|CA815411A *||Jun 17, 1969||Scient Exercising Equipment Lt||Apparatus, primarily for use in exercising the body|
|IT349810A *||Title not available|
|Citing Patent||Filing date||Publication date||Applicant||Title|
|US4358107 *||Feb 19, 1980||Nov 9, 1982||Nissen George P||Weight lifting machine|
|US4385760 *||Aug 30, 1979||May 31, 1983||Newmark Industries, Inc.||Isokinetic exerciser|
|US4470596 *||Dec 29, 1982||Sep 11, 1984||Ron Desiderio||Exercise weight-lifting apparatus and improved carriage for same|
|US4563004 *||Oct 18, 1982||Jan 7, 1986||Mattox Ernest M||Friction type isokinetic exercise mechanism|
|US4600196 *||Oct 24, 1984||Jul 15, 1986||Nautilus Sports/Medical Industries, Inc.||Exercising machine with variable resistance|
|US4632393 *||Jan 4, 1985||Dec 30, 1986||Noord Andrew J Van||Multi-purpose exercising apparatus|
|US4643420 *||Jan 7, 1985||Feb 17, 1987||Riley Robert Q||Floor-mounted exercise machine|
|US4666149 *||Aug 15, 1985||May 19, 1987||Lifeing, Inc.||Multi-exercise system|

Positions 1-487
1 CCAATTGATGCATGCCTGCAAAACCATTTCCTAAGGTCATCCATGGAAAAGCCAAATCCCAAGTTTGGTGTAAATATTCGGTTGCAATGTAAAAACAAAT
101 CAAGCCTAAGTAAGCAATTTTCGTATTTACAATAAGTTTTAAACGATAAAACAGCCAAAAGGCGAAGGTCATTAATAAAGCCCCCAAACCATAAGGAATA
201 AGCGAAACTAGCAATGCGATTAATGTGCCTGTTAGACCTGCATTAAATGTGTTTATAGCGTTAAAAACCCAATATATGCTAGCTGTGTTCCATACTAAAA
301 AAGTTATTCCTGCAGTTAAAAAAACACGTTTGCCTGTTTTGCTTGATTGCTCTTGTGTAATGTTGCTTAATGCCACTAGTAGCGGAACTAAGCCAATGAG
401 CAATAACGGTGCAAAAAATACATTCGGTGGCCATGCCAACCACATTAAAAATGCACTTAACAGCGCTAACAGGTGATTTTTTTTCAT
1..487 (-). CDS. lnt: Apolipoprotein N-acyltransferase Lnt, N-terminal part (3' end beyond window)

|US4666151 *||Sep 11, 1985||May 19, 1987||Maurice Chillier||Mechanical therapeutic apparatus|
|US4691916 *||Jan 9, 1985||Sep 8, 1987||Paramount Fitness Corporation||Exercise apparatus with trolley system|
|US4699376 *||Dec 18, 1985||Oct 13, 1987||Portable Isokinetics, Inc.||Hip and knee joint exercising apparatus|
|US4746115 *||Mar 9, 1987||May 24, 1988||Lahman Thomas E||Exercising device with controllable force pattern|
|US4811946 *||Mar 18, 1988||Mar 14, 1989||Pelczar Stanley J||Weight lifting apparatus|
|US4907797 *||May 25, 1988||Mar 13, 1990||Biodex Corporation||Muscle exercise and/or rehabilitation apparatus using linear motion|
|US5037089 *||Aug 19, 1985||Aug 6, 1991||Patrick Spagnuolo||Exercise device having variable resistance capability|
|US5110121 *||Sep 28, 1990||May 5, 1992||Foster Daniel N||Exercise chair for the lower back|
|US5288130 *||May 4, 1992||Feb 22, 1994||Foster Daniel N||Chair for the lower back|
|US5492518 *||Sep 6, 1994||Feb 20, 1996||Measom; S. Ty||Exercise apparatus|
|US5603681 *||Oct 23, 1995||Feb 18, 1997||Olschansky; Brad||Portable multi-exercise system|
|US6770015 *||Jul 26, 2002||Aug 3, 2004||Free Motion Fitness, Inc.||Exercise apparatus with sliding pulley|
|US7070545||Aug 1, 2002||Jul 4, 2006||Nautilus, Inc.||Leg press and abdominal crunch exercise machine|
|US7083554||Feb 27, 1997||Aug 1, 2006||Nautilus, Inc.||Exercise machine with infinite position range limiter and automatic belt tensioning system|
|US7108641||May 2, 2001||Sep 19, 2006||Nautilus, Inc.||Exercise equipment with multi-positioning handles|
|US7115080||Aug 1, 2002||Oct 3, 2006||Nautilus, Inc.||Collapsible seat for combination hack squat and leg press machine|
|US7223213||Aug 6, 2003||May 29, 2007||Nautilus, Inc.||Dual-direction pulley system|